Elise is a writer, so she understood when I said that I wanted to explore with my notebook for a few minutes. I would have taken my computer, but at 3:56, four minutes before tea, a woman came around and told everyone to close their laptops. I took my third cup, tottering on the saucer which was piled high with wafers and cookies and a generous scoop of brown sugar, upstairs and into a corner. I listened to the conversations. One professor who teaches in Directed Studies was talking animatedly to two other people. In the span of a minute, I heard both the phrases McKinsey and British socialism. In a different room, a student was explaining the scheduling surrounding senior societies to what looked like a very confused professor. Across from them, someone was talking about procrastinating on their writing homework by watching Netflix. Someone else was telling a friend about their film class. Only two people were speaking in a language other than English, but they switched about halfway through their conversation. Something to do with finance.

After a few minutes, I went to the back to take a look at the Club’s bulletin board, where everything members need to know is posted. House Rules: my personal favorite is that children are only welcome on “designated special occasions.” Wares available for purchase: Necktie Striped ($60.00), Necktie Plain (unstriped: $33.00), Bowtie (striped or plain: $34.00), Scarf (26’’ Square: $33.00), Pin ($10.00), New Tea Blend (¼ LB: $7.00, 1 LB: $16.00). An asterisk in the corner indicated that diamond cut was available for the bowties. The list of undergraduate members: 41 seniors, 16 juniors and 8 sophomores, with spaces available for 4 more seniors, 14 more juniors and 6 more sophomores. First years are not admitted. The list of current candidates, divided into those with two or more letters and those with just one, as well as notes indicating that more letters are requested on some. The names are required to remain on the board for at least two weeks before they go to committee.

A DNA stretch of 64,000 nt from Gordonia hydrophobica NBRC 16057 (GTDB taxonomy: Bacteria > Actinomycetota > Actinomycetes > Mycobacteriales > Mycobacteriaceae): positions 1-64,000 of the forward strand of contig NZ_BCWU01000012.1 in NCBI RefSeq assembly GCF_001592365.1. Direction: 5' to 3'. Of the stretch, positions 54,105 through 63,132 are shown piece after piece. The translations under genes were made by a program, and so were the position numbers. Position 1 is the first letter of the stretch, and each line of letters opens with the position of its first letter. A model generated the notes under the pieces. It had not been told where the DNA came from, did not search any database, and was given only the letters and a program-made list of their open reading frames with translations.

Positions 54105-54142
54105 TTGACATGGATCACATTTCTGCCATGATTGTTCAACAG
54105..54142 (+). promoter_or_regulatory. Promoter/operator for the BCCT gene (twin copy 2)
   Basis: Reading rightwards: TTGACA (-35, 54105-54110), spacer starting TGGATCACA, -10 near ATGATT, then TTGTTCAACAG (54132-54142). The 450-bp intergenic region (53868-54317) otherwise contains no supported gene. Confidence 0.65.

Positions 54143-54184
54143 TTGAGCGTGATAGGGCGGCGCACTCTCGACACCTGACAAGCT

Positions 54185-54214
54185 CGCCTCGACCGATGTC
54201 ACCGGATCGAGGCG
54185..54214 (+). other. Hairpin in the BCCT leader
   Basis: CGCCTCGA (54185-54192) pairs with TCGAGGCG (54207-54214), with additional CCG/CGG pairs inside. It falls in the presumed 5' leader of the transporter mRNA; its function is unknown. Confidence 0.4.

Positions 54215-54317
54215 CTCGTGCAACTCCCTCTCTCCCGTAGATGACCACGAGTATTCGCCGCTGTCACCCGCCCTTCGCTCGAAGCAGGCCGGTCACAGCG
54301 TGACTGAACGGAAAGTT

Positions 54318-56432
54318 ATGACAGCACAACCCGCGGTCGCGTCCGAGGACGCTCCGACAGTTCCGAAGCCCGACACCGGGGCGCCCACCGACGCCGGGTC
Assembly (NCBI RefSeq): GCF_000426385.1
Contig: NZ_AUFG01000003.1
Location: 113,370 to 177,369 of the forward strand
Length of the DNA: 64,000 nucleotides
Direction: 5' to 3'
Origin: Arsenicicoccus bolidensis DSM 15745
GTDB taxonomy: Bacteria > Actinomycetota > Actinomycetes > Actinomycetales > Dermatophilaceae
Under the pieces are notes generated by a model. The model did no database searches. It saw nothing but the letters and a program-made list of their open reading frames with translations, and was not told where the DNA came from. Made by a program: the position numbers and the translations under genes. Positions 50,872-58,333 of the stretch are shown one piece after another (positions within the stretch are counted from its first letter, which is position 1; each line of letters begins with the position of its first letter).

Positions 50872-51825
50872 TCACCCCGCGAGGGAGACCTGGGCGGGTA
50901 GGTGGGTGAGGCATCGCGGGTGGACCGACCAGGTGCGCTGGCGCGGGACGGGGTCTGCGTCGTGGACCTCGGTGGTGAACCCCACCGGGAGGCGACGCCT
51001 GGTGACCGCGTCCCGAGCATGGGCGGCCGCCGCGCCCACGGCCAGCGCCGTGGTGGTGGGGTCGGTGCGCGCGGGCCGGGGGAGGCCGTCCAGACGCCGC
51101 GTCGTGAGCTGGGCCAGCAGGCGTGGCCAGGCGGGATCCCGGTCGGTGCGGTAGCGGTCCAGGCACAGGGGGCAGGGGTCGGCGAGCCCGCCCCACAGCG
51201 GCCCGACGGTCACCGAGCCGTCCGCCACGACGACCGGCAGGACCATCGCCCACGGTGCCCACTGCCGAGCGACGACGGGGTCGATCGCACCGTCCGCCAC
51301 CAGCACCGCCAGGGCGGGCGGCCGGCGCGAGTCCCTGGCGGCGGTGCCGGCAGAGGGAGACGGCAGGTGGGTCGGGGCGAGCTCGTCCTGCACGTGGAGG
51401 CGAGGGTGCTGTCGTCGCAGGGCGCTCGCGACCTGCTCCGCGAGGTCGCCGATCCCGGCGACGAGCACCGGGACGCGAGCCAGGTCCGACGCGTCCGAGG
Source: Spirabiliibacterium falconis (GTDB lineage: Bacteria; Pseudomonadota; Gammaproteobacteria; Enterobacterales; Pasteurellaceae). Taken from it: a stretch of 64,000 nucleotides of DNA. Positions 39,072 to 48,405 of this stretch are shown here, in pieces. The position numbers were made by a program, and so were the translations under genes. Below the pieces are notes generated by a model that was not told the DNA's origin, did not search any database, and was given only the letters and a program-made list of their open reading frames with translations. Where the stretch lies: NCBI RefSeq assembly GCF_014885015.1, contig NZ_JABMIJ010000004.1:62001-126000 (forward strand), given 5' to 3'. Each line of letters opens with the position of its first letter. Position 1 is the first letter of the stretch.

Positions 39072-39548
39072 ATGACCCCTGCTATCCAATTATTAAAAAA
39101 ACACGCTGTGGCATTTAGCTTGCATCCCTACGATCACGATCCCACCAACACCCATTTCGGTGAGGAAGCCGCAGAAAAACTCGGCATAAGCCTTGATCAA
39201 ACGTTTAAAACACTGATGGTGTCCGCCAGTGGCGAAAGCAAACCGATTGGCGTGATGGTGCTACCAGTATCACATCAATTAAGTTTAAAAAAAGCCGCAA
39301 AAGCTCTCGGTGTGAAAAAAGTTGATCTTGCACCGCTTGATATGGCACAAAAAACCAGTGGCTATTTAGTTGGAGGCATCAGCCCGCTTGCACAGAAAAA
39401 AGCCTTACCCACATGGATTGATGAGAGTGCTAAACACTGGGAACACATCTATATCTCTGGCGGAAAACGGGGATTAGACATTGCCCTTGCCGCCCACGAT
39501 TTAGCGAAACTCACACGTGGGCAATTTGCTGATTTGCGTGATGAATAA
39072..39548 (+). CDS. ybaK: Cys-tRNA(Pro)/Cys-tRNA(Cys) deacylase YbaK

After over an hour, I surreptitiously glanced at someone’s watch (they really should invest in clocks, considering that technology is limited during tea time). Three minutes before I had to leave.

Elise and I planned to walk out together, and she waited patiently as I grabbed my bags and coat. I hadn’t planned any more interviews in the Club itself, so I spent a few seconds soaking in the atmosphere. The musky smell with the slight cinnamony taint of the warm toast. The rich, blue-ish wallpaper. The metal sculpture by the entrance holding an invitation to a Valentine’s Day formal in between its hands. The people, which, I realized after the fact, includes me, thinking my thoughts, inhabiting that space. That means something. I think.

Two minutes before leaving, I stopped. It felt weird to just walk out the door: I wanted confirmation that my presence had, somehow, fundamentally changed the institution. Stealing a dish from Yale Dining is a physical representation of the institutional nature of this campus steeped in tradition, blue-rimmed plates and all. Taking one is, in a sense, taking charge of that narrative. Directed Studies is as traditional as Yale can be. Taking DS while also having serious criticisms of the very existence of the course, being “in” and not “of” an institution, attending Yale University, being a member of the Elizabethan Club — all spaces that are historically amplifying and/or directly engaging in acts that have caused deep harm to marginalized communities — is complicated and confusing but also not complicated or confusing whatsoever. You either get it or you don’t, which is why, one minute before leaving, I went back to the tea station and grabbed as many wafers as could fit in my pockets without crumbling. French or English, they were delicious, I was hungry, and I needed some physical validation that I had changed the Elizabethan Club, even if it just meant that they had a temporary wafer shortage.

I wanted to take one last look, but I stopped myself. Chances are that I’ll get to say hello at least once more in my lifetime, and, if it hasn’t changed physically in the past 109 years, it won’t change that much in 30 more. But, who knows, maybe I’m wrong. Maybe the Green Room will turn Red and the Purple Room will become Orange and the $34.00 diamond cut bowtie will only be $15.00. Maybe conversations about decolonization will dominate teatime. Maybe languages other than English will fill the space. Maybe Directed Studies-hating people “in” and not “of” institutions will overshadow those who have traditionally benefited from the Club.

That, however, is for the future to reckon with. As for now, slightly behind schedule, I forced myself to turn toward the street, letting Elise walk ahead. I shut the door behind me on my way out.

Madison Hahamy | madison.hahamy@yale.edu